the personal effects of the crew) and
vessel structure. Each wreck site has
different proportions of these artifact
types depending on the activity of the
vessel when it wrecked, how the craft
wrecked and the subsequent preservation of
wreck related material among other
factors. Historic shipwreck sites often


yield information never recorded or
inaccurately recorded in contemporary
Scuttled or abandoned watercraft
generally yield information on
construction styles; however, they seldom
contain cargo or shipboard items since the
act of scuttling was usually a planned
event. Cargo and shipboard items were
simply removed before the vessel was
Vertical stratigraphy, which is
important when dealing with underwater
refuse and inundated sites, is rarely a
concern for the shipwreck archaeologist;
rather, the horizontal relationship of
wreck-related artifacts and ship structure
yields the most meaningful information.
Some wreck sites in Florida waters are
buried and, less commonly, some have three
dimensional structure. The majority,
however, are partially or totally exposed
with little or no remaining articulated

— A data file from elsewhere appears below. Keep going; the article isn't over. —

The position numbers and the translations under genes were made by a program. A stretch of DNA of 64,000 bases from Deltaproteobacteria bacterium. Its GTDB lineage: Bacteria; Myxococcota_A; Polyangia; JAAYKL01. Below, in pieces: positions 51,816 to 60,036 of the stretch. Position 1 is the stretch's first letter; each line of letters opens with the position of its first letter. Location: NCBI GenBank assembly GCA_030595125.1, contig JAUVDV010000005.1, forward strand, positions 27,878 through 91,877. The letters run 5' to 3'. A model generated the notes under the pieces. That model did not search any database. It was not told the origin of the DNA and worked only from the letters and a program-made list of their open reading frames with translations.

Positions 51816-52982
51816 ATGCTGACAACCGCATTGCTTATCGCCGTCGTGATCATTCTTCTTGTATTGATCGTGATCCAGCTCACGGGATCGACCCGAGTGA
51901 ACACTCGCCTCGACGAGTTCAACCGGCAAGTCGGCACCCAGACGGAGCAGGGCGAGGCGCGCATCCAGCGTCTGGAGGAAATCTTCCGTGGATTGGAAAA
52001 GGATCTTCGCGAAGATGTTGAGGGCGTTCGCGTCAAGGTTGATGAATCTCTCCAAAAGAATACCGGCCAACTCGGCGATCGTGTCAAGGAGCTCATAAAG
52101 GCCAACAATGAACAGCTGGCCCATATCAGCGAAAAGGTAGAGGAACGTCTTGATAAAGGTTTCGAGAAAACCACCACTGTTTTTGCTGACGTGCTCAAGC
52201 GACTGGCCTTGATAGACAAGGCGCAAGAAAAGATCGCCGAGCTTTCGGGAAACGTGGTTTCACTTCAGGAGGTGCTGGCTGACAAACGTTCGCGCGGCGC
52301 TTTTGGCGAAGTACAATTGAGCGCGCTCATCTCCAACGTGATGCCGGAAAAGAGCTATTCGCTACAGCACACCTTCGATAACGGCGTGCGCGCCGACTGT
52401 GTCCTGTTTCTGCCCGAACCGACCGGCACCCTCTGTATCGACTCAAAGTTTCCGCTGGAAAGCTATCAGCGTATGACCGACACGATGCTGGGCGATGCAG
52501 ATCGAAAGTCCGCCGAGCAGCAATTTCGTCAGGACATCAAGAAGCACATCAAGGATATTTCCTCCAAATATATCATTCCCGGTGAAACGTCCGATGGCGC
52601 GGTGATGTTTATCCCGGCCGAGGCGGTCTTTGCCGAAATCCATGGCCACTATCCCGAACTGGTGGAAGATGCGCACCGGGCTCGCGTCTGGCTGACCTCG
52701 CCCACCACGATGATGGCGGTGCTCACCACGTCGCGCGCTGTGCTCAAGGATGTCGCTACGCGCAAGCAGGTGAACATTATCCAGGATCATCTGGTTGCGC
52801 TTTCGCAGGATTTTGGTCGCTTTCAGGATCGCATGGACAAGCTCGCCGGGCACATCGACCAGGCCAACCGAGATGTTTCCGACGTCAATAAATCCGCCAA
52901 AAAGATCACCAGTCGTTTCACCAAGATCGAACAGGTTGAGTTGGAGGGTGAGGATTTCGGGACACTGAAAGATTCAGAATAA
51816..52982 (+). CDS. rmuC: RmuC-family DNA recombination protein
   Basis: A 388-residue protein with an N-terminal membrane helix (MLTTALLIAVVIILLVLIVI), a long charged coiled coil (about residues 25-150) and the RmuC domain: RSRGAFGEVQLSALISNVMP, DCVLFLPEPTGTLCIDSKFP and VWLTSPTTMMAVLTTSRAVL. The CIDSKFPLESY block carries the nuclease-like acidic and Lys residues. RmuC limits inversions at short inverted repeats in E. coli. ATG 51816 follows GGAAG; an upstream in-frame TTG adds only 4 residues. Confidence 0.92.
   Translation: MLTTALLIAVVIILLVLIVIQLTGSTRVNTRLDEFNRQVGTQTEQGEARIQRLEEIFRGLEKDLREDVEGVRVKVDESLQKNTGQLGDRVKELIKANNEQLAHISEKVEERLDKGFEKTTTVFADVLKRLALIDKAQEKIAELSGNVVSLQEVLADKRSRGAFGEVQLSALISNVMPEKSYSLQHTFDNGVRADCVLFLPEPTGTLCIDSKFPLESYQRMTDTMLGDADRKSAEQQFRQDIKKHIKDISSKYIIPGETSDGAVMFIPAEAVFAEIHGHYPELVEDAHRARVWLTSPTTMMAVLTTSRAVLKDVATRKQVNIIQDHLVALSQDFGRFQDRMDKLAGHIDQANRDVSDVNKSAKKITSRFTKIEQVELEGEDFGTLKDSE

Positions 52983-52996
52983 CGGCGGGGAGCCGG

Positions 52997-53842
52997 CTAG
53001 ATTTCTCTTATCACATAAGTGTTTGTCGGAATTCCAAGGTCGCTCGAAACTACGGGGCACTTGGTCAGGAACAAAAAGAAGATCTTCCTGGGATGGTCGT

structure. Whether a wreck site is
excavated or surface collected, the
horizontal wreckage scatter should be
accurately mapped in plan view. The
extent of detailed mapping required to
properly document a wreck is dependent on
the condition of the site.
Broken up wreck sites that are
highly scattered over several hundred
yards to a mile or more can be
sufficiently mapped by using a sextant to
take horizontal angles between two pairs
of established shore line datums. Sextant
angles can then be plotted on the site
base map. A sextant or equivalent method
of positioning should have a minimal
accuracy to within 2 meters (6 feet).
Large features of a scattered wreck like
cannon or anchors should be mapped by
using any one of a number of survey
techniques that are more precise than the
sextant method. Each excavation unit